This section includes common coordinate geometry practice problems and their detailed solutions.
Find the following points in rectangular coordinates, then identify their quadrants:
Example 1 Solution
Recall that the first number in a pair of rectangular coordinates is the x-value. It indicates horizontal motion. The second number is the y-value. It indicates vertical motion.
The point A is (5, 4). This means that the point A is located 5 units to the right of the origin and 4 units upwards.
Since both the x and the y values are positive, the point A lies in the first quadrant.
The point B is (-5, 4). Since the x-value is negative, the point lies 5 units to the left of the origin. The y-value is still positive, so this point is also 4 units upwards.
This means the point B is in the second quadrant because its x-value is negative but its y-value is positive.
The point C is (-5, -4). Negative values mean that this point lies 5 units to the left and 4 units down from the origin.
The two negative values also indicate that the point C lies in the third quadrant.
Finally, the point D is (5, -4). This means it is 5 units to the right of the origin and 4 units down.
The point D has a positive x-value and a negative y-value, so it is in the fourth quadrant.
Find the following points in polar coordinates. Assume that all theta values are given in radians.
Example 2 Solution
Recall that polar coordinates include a radius and an angle. All points are found by first drawing a line of the given radial length from the origin to the right. Then, rotate that line by the angle given. The new end point of the line is the location of the point.
The point A is (3, 0). This means A is found be creating a line of length 3 units that starts at the origin and extends to the right along the horizontal.
Since the angle of rotation for this point is 0, the point is just the end point of the original line, as shown below.
The point B is (1, π⁄3). The means we start by drawing a line of length one that begins at the origin and extends to the right along the horizontal.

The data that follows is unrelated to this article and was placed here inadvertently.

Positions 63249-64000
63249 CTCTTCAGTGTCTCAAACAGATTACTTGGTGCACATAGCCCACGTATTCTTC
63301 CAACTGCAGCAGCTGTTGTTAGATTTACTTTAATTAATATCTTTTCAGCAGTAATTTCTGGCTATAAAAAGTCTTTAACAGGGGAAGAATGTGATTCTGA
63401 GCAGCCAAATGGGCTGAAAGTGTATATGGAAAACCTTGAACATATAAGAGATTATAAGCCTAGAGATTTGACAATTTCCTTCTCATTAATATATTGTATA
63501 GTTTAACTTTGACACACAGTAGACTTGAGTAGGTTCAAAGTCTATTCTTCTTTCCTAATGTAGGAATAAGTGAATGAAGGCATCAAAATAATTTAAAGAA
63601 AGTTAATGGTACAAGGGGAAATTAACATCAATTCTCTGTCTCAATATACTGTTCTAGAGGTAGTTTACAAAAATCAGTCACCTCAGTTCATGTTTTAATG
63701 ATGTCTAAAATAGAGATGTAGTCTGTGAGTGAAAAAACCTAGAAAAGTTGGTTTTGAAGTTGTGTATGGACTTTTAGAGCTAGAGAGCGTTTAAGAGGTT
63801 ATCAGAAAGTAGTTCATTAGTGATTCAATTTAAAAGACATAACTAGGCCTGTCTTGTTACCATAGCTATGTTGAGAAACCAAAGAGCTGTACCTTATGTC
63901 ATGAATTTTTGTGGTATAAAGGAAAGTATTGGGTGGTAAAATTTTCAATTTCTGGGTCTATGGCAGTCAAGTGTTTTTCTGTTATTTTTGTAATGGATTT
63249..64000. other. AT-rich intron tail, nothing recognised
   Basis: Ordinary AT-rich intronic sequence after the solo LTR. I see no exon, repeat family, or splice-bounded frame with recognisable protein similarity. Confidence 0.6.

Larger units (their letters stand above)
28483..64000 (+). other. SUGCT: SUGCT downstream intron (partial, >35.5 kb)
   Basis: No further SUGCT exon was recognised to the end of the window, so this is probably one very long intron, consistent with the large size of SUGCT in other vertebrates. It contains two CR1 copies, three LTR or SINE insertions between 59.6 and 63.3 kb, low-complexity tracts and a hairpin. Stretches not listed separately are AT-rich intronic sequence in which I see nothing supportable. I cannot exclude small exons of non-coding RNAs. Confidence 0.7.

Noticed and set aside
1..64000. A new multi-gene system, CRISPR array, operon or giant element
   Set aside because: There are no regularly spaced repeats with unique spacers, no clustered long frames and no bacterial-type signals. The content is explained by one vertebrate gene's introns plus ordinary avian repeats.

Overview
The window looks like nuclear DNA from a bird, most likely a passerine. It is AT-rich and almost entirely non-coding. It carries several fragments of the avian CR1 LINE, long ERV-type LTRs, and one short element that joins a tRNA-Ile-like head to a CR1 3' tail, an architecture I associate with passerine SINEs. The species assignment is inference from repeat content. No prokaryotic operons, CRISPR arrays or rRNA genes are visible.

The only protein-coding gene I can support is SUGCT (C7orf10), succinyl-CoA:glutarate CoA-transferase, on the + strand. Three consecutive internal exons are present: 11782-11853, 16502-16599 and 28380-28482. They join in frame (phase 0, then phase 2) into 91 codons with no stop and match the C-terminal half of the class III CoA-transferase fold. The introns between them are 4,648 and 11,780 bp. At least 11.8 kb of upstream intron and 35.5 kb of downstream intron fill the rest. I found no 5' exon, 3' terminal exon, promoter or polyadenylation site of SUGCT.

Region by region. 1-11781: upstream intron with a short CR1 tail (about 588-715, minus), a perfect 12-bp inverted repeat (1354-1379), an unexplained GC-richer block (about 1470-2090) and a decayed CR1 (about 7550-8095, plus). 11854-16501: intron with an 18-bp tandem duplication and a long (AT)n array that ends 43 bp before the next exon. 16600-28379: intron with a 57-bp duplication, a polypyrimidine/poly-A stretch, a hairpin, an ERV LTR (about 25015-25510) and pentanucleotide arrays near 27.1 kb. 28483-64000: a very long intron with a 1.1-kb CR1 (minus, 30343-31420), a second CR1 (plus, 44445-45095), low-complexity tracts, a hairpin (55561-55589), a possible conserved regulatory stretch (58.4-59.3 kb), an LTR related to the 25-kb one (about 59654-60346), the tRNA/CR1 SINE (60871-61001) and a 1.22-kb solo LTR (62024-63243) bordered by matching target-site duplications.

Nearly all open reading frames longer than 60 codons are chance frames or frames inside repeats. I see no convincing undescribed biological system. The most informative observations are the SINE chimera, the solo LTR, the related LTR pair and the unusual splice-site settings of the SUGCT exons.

We then rotate this line counterclockwise around the origin by π⁄3 radians. The new endpoint of this line is the point B. Note, if you are familiar with trigonometry, that this point lies on the unit circle.
The point C is (2, π). As in the case of A and B, we start by making a line of length 2 that begins at the origin and extends to the right. Then, rotate this line π radians (180 degrees) counterclockwise about the origin. The new end point is 2 units to the left of the origin along the horizontal.
The point D is (1⁄2, π⁄2). First, create a line that has a length of 1⁄2 units that begins at the origin and extends to the right. Then, rotate this line π⁄2 radians counterclockwise about the origin. Then, since π⁄2=90 degrees, this point will be 1⁄2 units directly above the origin.
Find the relationship between the two points A=(1, 2) and B=(-4, 3) in rectangular coordinates.
Example 3 Solution
It helps to first plot the points A and B on the coordinate plane.
The point A is (1, 2), so it is one unit to the right of and two units above the origin.
The point B is (-4, 3), so it is four units to the left of and three units above the origin.
If the point B were moved to the point A, it would need to be moved five units to the right and one unit downwards. On the other hand, A could be placed at B by moving it up one unit and moving it five units to the left.
The object shown below is contained in which quadrant(s)?
Example 4 Solution
The first quadrant is to the upper right of the origin. The other quadrants follow in order as you move around the coordinate plane counterclockwise.
Since the vertices of the triangle lie in quadrants II and IV, the object clearly has points in those two quadrants.
Some of the points on the interior of the triangle also lie in the first quadrant. Therefore, the answer is: quadrants I, II, and IV.
What are the rectangular coordinates of the points shown below?
Example 5 Solution
To get from the origin to the point A, one needs to move the point six units to the right and six units up. Therefore, its position is (6, 6).
The point B is two units left of the origin, so its x-value is -2. It is also 4 units above the origin, so its y-value is 4. The coordinate pair is (-2, 4)
Finally, C lies on the y-axis. This means its x-value is zero. Since it is below the origin, its y-value is negative. Therefore, its coordinates are (0, -4).
- Plot the points A=(3, -4) and B=(-3, 4) in rectangular coordinates. What quadrants are they in?
- Plot the points A=(½, ½) and B=(-3⁄2, -1⁄2) in rectangular coordinates. What quadrants are they in?
- Plot the points A=(1, 2π) and B=(1, 0) in polar coordinates. What do you notice about these two points?
- What are the coordinates of the points shown below?
- What is the relationship between the points A=(8, -9) and B=(-2, 1)?
Answers to Practice Problems
- A is in Quadrant IV, and B is in Quadrant II.
- A is in Quadrant I, and B is in Quadrant III.
They are the same point.
- A=(5, 0) and B=(0, 5)
- A is 10 units to the right of and 10 units below B. Conversely, B is 10 units to the left of and 10 units above A.